Gunhouse, a puzzle and tower defense game by Necrosoft Games, first saw the light of day in 2014 on PlayStation Mobile. This long-forgotten marketplace once sold games on Sony phones under the PlayStation brand. Over the years, Gunhouse received updates and upgrades, finding its way to countless storefronts, with Steam being the latest. Its Frankenstein’s monster-esque backstory speaks volumes about the kind of game this is – a shallow mobile port hidden under a pretty coat of paint.
A Gunhouse Built on Unstable Ground
Gunhouse purports to be both a puzzle and tower defense game, though both modes feel half-baked.
Each level starts with a matching-style puzzle segment. Your goal is to match four blocks of equal type to create either a weapon, extra ammo for that weapon, or a special attack. Weapons and ammo slide to the left while special attacks slide to the right, and once you form complete blocks they’re stuck there until the second phase. So, if you need weapons but happen to get mostly special attack blocks, well, too bad for you!
When the puzzle section is over, you switch to the tower defense portion. Here, you can choose when to fire your guns and use your special attacks… and that’s it. The guns fire at enemies as long as they have ammo, and the special attacks last as long as their animations. Gunhouse’s tower defense section is almost entirely automated, leaving you little to do other than timing when to use your weapons and waiting for the puzzle section to start again.
Each level swaps between the puzzle and tower defense modes until you clear the stage or die. This is the pattern in every level, with no changes or additions to spice things up. Form blocks of four, fire your weapons, form more blocks, fire more weapons, win or lose.
There is a half-hearted stab at variety in Gunhouse. There are multiple weapon types, such as lightning, frost, electricity, fire; standard stuff. However, they all perform the same amount of damage, and there’s no system in place where some enemies are weak to certain attack types. The bonus damage comes only from forming multiple blocks of the same type and loading them into the same slots as ammo.
There’s a store where you can buy items with money you get from defeating enemies. Enemies have tons of health and their numbers and vitality increase with each level. Chances are whatever weapons you have won’t be enough to clear much of the screen in one tower defense segment, as many bigger enemies will shake off even the strongest of attacks. This means that the extra health, health regeneration upgrades, and shields found in the store are all but mandatory just to keep up with the onslaught.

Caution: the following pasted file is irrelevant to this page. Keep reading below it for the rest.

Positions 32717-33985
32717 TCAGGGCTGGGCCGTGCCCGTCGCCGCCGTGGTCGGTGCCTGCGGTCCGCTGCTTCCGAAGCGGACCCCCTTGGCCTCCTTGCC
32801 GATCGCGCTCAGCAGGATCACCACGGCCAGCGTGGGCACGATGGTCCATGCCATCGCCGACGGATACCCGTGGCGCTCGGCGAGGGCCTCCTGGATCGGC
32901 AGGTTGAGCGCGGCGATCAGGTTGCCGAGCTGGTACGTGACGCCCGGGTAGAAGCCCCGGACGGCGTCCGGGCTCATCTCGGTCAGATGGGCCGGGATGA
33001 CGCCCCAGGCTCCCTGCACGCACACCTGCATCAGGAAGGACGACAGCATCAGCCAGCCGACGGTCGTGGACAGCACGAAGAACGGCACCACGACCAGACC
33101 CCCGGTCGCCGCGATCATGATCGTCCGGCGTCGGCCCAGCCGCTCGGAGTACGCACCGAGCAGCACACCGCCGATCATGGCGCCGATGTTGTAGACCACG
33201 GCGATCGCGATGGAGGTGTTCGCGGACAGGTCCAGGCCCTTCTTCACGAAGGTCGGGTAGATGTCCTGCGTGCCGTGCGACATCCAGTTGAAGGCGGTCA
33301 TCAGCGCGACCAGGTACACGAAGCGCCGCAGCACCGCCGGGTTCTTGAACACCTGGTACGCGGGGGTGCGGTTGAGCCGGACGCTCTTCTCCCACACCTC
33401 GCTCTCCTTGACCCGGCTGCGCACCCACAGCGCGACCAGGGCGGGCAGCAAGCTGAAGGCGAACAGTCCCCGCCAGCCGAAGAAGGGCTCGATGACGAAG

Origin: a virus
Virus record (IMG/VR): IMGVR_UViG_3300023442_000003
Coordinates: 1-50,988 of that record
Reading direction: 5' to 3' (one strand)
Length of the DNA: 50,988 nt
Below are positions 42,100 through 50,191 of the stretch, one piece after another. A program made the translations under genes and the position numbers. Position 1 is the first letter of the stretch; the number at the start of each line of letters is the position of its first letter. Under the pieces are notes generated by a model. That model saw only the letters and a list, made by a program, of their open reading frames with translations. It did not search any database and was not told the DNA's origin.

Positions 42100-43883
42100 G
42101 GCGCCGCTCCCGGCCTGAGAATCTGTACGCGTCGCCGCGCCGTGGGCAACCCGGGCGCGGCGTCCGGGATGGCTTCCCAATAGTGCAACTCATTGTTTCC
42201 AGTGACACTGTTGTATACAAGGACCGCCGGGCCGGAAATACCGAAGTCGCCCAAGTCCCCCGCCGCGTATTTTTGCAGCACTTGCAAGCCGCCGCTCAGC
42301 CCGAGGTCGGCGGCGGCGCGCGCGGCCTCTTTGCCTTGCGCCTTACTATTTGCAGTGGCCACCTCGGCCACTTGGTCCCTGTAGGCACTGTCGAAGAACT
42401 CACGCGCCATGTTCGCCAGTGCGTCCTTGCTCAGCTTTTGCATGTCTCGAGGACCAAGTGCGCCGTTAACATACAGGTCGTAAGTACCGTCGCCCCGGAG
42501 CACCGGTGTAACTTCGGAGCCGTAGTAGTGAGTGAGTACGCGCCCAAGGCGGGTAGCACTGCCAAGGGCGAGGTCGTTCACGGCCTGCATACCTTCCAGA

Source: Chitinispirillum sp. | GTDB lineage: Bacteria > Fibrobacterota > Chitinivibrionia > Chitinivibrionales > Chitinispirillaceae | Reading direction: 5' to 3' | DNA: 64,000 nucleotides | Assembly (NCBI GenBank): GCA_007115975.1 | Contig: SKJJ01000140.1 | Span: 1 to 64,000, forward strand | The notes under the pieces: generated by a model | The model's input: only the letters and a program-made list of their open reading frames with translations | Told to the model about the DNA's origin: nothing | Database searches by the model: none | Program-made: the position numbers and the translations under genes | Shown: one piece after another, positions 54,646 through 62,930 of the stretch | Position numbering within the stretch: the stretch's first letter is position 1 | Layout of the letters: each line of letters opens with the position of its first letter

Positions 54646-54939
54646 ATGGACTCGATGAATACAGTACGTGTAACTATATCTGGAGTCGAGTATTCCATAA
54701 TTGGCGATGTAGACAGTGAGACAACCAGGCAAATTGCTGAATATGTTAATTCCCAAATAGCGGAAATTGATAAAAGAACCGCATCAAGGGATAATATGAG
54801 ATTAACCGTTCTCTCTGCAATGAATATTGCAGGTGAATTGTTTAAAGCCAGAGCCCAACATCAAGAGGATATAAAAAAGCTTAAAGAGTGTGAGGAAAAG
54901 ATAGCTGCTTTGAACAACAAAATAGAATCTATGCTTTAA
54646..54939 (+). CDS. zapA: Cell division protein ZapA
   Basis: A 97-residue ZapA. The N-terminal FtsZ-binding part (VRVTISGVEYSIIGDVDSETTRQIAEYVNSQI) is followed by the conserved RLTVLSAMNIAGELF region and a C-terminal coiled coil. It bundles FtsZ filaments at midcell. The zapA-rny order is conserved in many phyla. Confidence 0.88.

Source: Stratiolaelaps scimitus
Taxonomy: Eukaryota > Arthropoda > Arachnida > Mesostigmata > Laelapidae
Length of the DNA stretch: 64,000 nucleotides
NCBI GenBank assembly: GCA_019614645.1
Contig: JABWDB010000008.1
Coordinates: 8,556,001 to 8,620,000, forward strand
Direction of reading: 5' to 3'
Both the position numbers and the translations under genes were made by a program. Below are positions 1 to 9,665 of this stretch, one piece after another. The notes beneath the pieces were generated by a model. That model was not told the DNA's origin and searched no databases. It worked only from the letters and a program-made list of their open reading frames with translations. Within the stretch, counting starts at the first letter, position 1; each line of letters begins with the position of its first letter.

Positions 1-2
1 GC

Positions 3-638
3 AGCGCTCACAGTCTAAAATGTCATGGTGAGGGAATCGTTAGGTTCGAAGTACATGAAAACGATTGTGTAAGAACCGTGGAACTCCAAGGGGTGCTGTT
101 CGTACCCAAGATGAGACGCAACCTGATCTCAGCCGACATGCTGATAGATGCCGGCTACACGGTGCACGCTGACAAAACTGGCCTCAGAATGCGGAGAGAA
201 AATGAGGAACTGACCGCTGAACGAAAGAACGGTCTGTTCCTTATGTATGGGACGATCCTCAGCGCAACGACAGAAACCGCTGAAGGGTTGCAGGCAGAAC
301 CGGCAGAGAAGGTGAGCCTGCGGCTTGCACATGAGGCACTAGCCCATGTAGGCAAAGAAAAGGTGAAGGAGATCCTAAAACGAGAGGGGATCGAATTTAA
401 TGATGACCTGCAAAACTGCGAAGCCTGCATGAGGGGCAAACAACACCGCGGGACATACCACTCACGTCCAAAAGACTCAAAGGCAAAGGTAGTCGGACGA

Annoying or Challenging?
Gunhouse has an annoying mechanic where you have to not only form blocks, but form them in the right places. If you have a frost gun loaded in the top spot and form a complete block of fire next to it, the fire gun will override the frost weapon and ignore any potential blank spots in your defense. If you want to move that fire gun to a blank spot, you have to delete all the rows beneath it along with whatever potential combos you might’ve built up.
The board resets with each new puzzle phase, giving you new pieces and positions in the process. Gunhouse punishes players who play the long game and try to set up big combos for later on. Instead, it rewards forming blocks as quickly as possible, wherever and however you can. This conflicts with the placement system, though; you’re constantly destroying guns and power-ups you already have by slotting in new ones in places where you don’t need them simply to get the most weapons possible.
The reason for this mad rush is because the puzzle segments only last a ludicrous 18 seconds. That’s less than half a minute to form blocks, consider what types of blocks you’re forming and where you need to place them, what side of the board they’re on to create either a weapon or special attack, what pieces are already on the board, and which pieces are upcoming to form your next move. It’s too much to manage in too short a time, especially considering that the tower defense portion leaves you sitting on your hands with nothing to do.
Send Gunhouse to the Poorhouse
The tower defense and puzzle segments of Gunhouse do not mesh together. The puzzle segments are too fast and hectic, and feel difficult for the sake of being difficult. The tower defense segments require no skill at all and take too long to complete since enemies have so much health.
The only thing Gunhouse has going for it is the presentation. This is a gorgeous game, sporting wacky, colorful art design and Saturday morning cartoon-esque animations. It’s not as stylistic as Cuphead, but it’s easily the most impressive thing about the title. Otherwise, this is yet another re-release of Gunhouse that succumbs to its fundamental design flaws. If you’re hungry for puzzle game hybrids, there are better options out there.